Near 14 Mile and Drake, a green pool of water covers half the road at the site of the 50-year-old water main that broke Monday night, leaving more than 300,000 people without drinking water.
Water is furiously gushing out of two temporary hoses on either side of the road, directing the water away from where crews will need to work.
This break is not an easy fix, and residents are likely to be without drinking water for days.
Cindy Yates went to her local Kroger to get bottled water, only to find they ran out early this morning. Yates is one of the not-so-lucky ones. Most people still have water coming out of the tap, which they can use after they boil it. She and about 50,000 others have no water pressure at their houses at all.
"And not to have any water at all is very inconvenient," says Yates. "You can't flush the toilet, you can't wash your face, you can't shower. We don't even have water to boil."
She says the dog at home is already pretty thirsty, so she's driving off to the next store.
"Probably into Wayne County," she muses, "across 8 Mile. They've probably got the same situation (of being sold out of water), but we'll have to keep looking around until we can find some."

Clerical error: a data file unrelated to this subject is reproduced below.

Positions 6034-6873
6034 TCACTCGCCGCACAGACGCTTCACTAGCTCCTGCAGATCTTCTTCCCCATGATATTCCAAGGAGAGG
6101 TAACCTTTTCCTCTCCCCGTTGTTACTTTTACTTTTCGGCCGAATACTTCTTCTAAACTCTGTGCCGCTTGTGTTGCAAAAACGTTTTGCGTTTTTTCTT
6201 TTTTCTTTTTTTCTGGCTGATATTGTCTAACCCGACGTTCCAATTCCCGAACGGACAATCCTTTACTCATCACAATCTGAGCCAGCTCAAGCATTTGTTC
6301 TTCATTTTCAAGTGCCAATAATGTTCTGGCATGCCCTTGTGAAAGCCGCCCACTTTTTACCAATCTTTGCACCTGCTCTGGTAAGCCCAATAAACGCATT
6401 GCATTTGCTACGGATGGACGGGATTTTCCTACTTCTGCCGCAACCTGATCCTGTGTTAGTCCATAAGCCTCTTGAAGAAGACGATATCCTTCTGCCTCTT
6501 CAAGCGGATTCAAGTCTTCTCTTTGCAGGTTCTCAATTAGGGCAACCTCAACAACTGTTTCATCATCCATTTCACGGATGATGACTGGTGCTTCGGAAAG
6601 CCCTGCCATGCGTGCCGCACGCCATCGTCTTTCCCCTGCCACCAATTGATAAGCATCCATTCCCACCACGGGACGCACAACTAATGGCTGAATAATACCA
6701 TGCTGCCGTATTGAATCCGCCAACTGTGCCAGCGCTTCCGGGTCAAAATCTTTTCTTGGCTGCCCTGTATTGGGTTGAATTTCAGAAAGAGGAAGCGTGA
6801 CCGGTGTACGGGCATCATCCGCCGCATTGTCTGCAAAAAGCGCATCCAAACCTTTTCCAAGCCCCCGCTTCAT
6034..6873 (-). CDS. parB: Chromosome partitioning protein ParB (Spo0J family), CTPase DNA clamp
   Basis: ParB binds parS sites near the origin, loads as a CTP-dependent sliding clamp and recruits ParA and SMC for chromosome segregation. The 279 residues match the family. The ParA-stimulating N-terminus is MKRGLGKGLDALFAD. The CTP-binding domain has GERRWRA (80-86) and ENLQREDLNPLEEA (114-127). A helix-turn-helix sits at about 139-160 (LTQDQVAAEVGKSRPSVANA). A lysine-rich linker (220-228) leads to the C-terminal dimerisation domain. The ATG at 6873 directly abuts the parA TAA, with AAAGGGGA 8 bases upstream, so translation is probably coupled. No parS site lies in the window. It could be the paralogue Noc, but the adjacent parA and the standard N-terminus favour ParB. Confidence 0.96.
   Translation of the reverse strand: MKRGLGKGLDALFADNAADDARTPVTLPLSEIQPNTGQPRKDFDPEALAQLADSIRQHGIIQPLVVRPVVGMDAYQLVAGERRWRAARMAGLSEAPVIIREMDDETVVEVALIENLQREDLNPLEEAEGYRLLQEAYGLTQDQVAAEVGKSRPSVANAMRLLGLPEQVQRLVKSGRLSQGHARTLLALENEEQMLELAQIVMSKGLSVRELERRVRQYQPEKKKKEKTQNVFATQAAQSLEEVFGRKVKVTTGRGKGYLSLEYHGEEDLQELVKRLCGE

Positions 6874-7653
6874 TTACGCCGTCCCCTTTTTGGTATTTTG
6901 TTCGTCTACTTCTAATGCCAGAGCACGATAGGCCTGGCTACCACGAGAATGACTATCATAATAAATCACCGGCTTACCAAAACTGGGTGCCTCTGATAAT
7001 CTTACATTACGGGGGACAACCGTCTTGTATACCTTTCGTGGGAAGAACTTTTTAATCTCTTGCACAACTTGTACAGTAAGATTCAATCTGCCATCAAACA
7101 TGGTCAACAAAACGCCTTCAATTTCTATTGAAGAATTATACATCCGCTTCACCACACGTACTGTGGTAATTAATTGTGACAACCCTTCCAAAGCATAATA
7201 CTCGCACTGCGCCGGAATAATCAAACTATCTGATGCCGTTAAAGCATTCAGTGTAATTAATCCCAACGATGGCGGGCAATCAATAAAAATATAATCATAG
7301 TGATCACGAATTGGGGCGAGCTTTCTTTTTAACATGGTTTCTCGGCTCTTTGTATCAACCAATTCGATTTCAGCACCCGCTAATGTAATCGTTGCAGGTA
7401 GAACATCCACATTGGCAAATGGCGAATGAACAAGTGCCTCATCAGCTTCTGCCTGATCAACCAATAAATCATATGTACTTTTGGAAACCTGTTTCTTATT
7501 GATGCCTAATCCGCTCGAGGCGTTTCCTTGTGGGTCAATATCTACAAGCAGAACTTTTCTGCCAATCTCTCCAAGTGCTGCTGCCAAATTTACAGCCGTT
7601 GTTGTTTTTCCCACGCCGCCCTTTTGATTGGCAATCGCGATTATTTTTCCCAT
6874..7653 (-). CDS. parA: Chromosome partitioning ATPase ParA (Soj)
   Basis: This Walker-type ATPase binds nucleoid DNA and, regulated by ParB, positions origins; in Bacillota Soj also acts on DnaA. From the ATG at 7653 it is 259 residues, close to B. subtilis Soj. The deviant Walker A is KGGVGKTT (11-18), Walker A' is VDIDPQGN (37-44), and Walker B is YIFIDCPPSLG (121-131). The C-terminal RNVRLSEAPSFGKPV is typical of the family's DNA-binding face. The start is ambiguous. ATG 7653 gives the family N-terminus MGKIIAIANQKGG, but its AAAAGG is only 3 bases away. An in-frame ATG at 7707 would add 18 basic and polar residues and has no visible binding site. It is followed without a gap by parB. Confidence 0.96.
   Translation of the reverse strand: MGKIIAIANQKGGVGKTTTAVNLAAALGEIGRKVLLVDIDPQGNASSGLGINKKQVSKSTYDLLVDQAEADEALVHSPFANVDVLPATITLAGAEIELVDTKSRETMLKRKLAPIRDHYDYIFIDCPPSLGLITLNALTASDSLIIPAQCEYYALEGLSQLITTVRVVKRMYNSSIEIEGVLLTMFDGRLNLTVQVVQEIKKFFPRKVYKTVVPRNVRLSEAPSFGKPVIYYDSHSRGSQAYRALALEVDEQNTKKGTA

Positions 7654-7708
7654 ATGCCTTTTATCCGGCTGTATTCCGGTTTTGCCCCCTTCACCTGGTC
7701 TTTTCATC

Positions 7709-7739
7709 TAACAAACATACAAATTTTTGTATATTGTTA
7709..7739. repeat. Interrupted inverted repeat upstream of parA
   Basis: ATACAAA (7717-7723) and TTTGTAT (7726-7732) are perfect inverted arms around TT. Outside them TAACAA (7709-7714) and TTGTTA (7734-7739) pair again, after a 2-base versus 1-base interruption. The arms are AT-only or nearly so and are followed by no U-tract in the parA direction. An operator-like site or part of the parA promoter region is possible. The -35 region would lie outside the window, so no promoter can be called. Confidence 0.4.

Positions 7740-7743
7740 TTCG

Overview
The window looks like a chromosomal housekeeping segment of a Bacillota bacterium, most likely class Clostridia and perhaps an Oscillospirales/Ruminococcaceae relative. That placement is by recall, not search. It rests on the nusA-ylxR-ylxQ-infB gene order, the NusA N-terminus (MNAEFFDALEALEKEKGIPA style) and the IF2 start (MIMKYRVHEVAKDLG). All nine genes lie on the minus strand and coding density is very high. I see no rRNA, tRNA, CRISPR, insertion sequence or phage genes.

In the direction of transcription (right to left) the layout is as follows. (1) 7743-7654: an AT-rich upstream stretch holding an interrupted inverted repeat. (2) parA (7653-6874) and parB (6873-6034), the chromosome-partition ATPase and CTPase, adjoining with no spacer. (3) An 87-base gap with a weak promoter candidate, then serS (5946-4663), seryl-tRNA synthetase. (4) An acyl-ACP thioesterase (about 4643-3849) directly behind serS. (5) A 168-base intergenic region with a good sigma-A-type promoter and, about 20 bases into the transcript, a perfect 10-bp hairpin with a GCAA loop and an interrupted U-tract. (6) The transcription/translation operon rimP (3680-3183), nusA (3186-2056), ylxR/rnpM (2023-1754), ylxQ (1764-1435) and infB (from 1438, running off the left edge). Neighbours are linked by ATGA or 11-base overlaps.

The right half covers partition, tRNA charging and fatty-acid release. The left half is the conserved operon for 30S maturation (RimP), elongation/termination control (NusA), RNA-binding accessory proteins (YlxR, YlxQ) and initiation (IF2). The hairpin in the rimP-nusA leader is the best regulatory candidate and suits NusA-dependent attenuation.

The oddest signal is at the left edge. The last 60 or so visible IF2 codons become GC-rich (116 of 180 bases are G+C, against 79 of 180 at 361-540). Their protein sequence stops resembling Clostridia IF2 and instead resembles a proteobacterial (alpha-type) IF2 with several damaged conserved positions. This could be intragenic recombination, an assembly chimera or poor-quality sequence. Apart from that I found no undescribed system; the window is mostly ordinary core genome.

Water isn't the only thing that will be hard to find. For those with no water at home at all, finding a hot meal will mean a longer drive than usual. The boil water advisory means most restaurants in the affected communities have closed.
Byiu Lee is the owner of a China King in a Novi shopping mall strip that's trying to keep its doors open.
Lee has just finished assuring an Oakland County health inspector that she knows how to keep the food safe. The restaurant is boiling all the water in humongous woks before using it.
"We have to, we must boil the water," Lee says. "After it cools down, then it will be safe."
Novi in particular seems well prepared for the emergency. The city began distributing bottled water at fire stations the morning after the water main broke, using a corps of volunteers who've gone through the federal Community Emergency Response Team program, which trains volunteers in basic disaster response skills.
"It's every day, you can come," a CERT volunteer tells a resident at Novi Firestation No. 2. "It's four bottles per person, every day."
The comparison to Flint is unavoidable for a West Bloomfield resident, Jodi Friedman, who texted a message to Michigan Radio:
"We are so lucky and privileged to have clean sanitary water most of the time," says Friedman, "And this is a reminder of that. Rather than be upset, I'm thankful to buy a few bottles of water until it passes. Flint wasn't that lucky."
A statement from the Great Lakes Water Authority says a replacement piece of pipe is expected to be installed by Wednesday night. Two rounds of water testing will have to be performed. That puts the earliest estimate for lifting the boil water advisory at late Friday evening.
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